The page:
Furthermore, they represent both evidence of, and fuel for, processes of socialization in foreign policy. However, Constructivists tempted to draw on such constitutional worldviews should heed three main caveats. Firstly, while the constitution is supreme in the legal realm, it is only one of many possible expressions of normative preferences from a political science perspective. Secondly, they should avoid confusion between domestic constitutional standards and universal ones. Thirdly, they should be aware of the problematic of the “dead hand of the past”, i.e., while constitutional entrenchment may lend norms particular gravitas, it also makes them prone to become out-dated. By staying clear of these pitfalls, Constructivist theorists can embrace contemporary constitutions in their quest to elucidate which principles and ideas shape the international order and its maturing legal framework.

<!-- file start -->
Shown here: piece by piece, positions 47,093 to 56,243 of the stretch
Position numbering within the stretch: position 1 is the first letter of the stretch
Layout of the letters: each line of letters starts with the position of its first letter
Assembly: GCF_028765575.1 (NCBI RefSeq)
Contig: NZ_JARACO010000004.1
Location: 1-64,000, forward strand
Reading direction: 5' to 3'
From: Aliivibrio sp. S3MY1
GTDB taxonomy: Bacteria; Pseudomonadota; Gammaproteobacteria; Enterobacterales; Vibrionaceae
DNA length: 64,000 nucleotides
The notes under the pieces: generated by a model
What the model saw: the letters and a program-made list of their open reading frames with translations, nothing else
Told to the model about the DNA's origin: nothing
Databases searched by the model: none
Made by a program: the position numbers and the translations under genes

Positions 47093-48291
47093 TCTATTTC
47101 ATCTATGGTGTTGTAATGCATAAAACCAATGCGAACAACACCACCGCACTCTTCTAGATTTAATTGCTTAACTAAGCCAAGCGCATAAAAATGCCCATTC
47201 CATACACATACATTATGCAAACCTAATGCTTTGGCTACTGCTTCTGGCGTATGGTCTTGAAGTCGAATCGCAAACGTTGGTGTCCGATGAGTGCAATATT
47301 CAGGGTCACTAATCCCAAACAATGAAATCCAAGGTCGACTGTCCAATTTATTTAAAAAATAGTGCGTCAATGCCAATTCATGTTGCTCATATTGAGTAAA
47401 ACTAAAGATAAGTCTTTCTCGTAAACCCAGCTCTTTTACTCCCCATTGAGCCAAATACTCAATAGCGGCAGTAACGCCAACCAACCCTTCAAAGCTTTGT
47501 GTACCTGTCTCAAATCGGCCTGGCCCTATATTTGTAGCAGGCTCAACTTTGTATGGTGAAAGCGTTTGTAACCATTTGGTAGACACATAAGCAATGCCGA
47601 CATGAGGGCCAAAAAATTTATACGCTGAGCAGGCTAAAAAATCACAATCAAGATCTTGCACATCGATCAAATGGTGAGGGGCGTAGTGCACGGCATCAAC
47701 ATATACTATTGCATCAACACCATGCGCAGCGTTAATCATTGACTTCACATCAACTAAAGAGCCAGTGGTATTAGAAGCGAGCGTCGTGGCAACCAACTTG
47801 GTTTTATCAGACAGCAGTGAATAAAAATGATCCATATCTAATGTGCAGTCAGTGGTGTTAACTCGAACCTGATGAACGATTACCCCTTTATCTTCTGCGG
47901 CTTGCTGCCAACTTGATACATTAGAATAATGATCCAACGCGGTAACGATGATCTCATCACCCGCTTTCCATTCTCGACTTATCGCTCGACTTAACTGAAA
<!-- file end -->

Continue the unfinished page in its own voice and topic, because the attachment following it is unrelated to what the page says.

The paper proceeds as follows. Firstly, it provides an overview of the global trend in constitutional design towards “dynamic internationalization”. Subsequently, it assesses the likely import of this trend for IR theory through the respective lenses of its three classic main currents.

The main parts of the paper elaborate on the principal merits of such norms for Constructivists (normative basis, legitimacy and socialization), and then address the main pitfalls to be avoided in their utilization (legal hubris, parochialism and obsolescence). The paper concludes that by heeding these caveats, Constructivist IR theorists can embrace contemporary constitutions in their quest to elucidate the ideas, norms and principles that guide and govern the international order and its maturing legal framework.

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